As reported in Ethics Crisis, Tampa Ad Agency Cheap TV Spots is putting its moral and political views into play and has refused to do business with any client in areas that, according to agency spokesman Jeffrey Hilton, "seek to weaken the nation with these ignorant and ultimately counterproductive attitudes." The areas the agency will not serve are South Dakota, Omaha, NE and Black Jack, MO.
The agency feels recent legislation in these areas "cast aside American values." The South Dakota legislature recently approved a bill to prohibit abortions in that state. Nebraska legislators passed laws segregating Omaha schools into black, Hispanic and white districts. Black Jack, Missouri city council members rejected a measure allowing unmarried couples with multiple children to live together, resulting in the possible eviction of such families from their homes.
Everyone's entitled to an opinion. Aside from that, in this business, it's admirable when an agency turns down business for any reason.
While it seems the entire world is caught up in one gigantic World Cup Football frenzy, not everyone is a fan of the sport. In light of that fact, Belgium's Channel Two promises to provide some alternative entertainment and this ad gets that point across very clearly. Duval Guillaume created the campaign.
Coolzor points to a MobuzzTV report that explains all those weird websites on which two guys with green hats promise multiple countries they'll support their football team rather than their own. Of course, something this silly always turns out to be a viral marketing campaign and, in fact this is just that. Heineken built all these sites and then unveiled the whole thing last month in a video in which everyone wore a green hat to a game. Mirroring the strict Olympic-style brand police attendees slipped by security with the hat only to, en mass, remove the hats from their heads and transofrm the thing into a branded Heineken megaphone. Now this is some cool marketing.
Amnesty International is running a powerful outdoor campaign in Switzerland calling attention to the horrific events that occur in our world on a daily basis. With the tagline, "It's not happening here but it's happening now," the posters show images of starvation, brutality, torture, child warfare and other less than pleasant avtivities. Adland has the entire series here.
Last year Young and Rubicam CEO Ann Fudge stepped down as CEO of the agency after a rough patch. While Fudge hasn't completely packed and will retain Chairman-CEO of Y&R Brands, Hamish McClennan has been tapped to step in as CEO of Y&R Advertising. McClennan has a tough job ahead as the agency works to right itself.
New Philadelphia agency Stick and Move converted two MINI Coopers into giant Bumper cars to drive around NYC and Philly to promote the Jersey Shore. The work was done for independent tourism group the Jersey Shore Alliance. The effort is part of a larger Play Therapy campaign,
Gapingvoid's Hugh Macleod worked with South African winery Stormhoek to create a blog-based campaign for the small vintner which involved the creation of a blog and a tasting campaign with wine being sent to other bloggers. The campaign was awarded "The Best Consumer Campaign" by the 2006 "The Drinks Business Awards" at the London Wine and Spirits Fair. The winery bested the big guys including Chivas Regal, Campari and Mateus Rose. It was all done with a $400 piece of blogging software. And, we assume, Macloed got a little green stuff too but it pales in comparison to the millions the competitors spent.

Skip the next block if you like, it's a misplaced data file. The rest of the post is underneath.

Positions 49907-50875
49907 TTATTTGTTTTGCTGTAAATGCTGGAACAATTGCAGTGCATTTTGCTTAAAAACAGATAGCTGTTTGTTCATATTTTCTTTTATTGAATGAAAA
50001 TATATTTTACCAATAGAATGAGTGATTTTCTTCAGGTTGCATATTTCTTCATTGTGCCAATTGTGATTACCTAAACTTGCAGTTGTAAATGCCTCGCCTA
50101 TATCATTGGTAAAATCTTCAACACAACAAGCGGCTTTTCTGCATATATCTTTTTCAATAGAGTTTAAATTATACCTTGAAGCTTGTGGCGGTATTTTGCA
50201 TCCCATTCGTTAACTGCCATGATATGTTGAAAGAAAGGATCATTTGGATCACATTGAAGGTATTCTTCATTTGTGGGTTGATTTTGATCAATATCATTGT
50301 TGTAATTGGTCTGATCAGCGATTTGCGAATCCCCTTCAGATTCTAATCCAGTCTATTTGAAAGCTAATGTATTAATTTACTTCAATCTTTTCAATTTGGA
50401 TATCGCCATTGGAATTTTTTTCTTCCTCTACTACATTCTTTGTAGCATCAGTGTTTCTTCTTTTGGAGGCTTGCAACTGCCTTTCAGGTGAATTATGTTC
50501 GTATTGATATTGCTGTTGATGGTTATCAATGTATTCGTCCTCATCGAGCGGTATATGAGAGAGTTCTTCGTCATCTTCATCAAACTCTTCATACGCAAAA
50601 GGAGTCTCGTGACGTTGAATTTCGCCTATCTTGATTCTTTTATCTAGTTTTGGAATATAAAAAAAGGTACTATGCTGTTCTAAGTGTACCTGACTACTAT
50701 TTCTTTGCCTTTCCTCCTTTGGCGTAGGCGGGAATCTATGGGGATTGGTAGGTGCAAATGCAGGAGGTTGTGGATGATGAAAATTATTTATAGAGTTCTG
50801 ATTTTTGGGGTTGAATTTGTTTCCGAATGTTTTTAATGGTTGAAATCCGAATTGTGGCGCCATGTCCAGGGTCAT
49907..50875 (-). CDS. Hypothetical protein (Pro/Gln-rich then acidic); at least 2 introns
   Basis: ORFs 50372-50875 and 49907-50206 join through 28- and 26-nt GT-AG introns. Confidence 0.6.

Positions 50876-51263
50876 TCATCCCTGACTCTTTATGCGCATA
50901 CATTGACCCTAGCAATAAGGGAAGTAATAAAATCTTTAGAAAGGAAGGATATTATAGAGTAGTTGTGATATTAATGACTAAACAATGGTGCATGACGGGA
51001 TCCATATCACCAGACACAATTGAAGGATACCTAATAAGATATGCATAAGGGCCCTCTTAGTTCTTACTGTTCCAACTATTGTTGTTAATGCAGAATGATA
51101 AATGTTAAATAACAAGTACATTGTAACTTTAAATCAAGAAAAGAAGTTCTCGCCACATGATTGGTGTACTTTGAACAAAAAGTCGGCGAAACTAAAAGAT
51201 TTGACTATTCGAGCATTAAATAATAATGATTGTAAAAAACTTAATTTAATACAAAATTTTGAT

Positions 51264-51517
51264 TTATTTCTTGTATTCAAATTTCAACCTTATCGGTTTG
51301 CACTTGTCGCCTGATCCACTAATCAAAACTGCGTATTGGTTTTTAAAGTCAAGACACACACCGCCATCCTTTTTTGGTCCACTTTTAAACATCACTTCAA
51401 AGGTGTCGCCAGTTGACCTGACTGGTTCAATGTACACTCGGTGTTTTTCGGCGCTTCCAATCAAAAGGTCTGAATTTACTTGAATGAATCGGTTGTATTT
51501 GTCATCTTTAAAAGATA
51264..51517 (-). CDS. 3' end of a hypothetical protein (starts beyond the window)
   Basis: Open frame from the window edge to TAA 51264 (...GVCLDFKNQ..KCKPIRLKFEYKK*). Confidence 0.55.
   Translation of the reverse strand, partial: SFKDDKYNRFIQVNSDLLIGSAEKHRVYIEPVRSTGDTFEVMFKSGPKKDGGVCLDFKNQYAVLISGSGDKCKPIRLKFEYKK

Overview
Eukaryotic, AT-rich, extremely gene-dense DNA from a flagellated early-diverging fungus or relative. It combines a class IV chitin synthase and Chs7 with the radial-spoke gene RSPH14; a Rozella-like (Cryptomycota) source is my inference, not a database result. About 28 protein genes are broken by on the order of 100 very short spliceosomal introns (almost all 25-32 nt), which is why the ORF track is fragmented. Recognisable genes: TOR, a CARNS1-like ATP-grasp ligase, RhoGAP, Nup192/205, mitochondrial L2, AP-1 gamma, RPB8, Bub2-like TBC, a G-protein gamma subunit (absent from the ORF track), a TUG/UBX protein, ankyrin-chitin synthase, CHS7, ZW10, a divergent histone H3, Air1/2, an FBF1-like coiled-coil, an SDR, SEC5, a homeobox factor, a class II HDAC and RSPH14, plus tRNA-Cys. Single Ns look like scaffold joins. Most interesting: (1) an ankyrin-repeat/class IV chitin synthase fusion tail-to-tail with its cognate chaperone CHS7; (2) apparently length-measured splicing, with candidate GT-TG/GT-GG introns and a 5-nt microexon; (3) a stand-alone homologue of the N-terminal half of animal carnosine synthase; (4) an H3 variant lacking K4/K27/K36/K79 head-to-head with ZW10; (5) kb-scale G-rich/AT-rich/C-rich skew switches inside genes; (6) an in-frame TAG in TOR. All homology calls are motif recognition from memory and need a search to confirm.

Pokerroom.com has released a couple of videos intended to go viral to promote its services. One illustrates the importance of having a good hand. The other, the sex one (you knew there was going to be at least one of those) speaks to the importance of position. Both are good. The one that talks about having a good hand is the better one though, Yes, we did just say the non-sex one is better than the sex one.
And while we thought we had spies in all places, George Parker, once again, digs a little deeper into his network spies and finds Steve Blamer, who headed FCB for less than a year before it recently merged with Draft, scored a $7 million golden parachute. The deal was made between Blamer and IPG CEO Michael Roth earlier this week. Unsurprisingly, these exit deals occur all the time but it's always a bit annoying to see this level of payout when the money could, oh, fund a third world country for an entire year. Of course, our bitching about it just makes us look envious and morally bankrupt because, if we were in Blamer's shoes, we'd probably the $7 million with a giant smile on our face, hire someone else to run Adrants and go travel the world. So, lest we incur the wrath those who like to dish it out, we'll just shut up about the whole thing right now.
Thursday evening as YouTube added new features to its site, replaced the usual homepage contents with just its logo and the phrase, "All your video are belong to us" which, for a while, had people wondering if the site had, indeed, been hacked. As it turned out, that was not the case as a second message appeared a while later saying, "No, we haven't been hacked. Get a sense of humor."
Ever so insightfully intelligent, YouTube spokeswoman Julie Supan said of the stunt, "This is what the engineers do, they have fun with our users. They're all cracking up right now. You have to remember who are fan base is. They don't want some dry message." Julie, you are so right. That's why we have the Bloglines plumber too. It'd be nice if more companies did things like this. It shows the humanity behind a corporation and that an entity such as a corporation can, and should be allowed to, have fun just like normal people do. Thanks to Owen for the screen shot.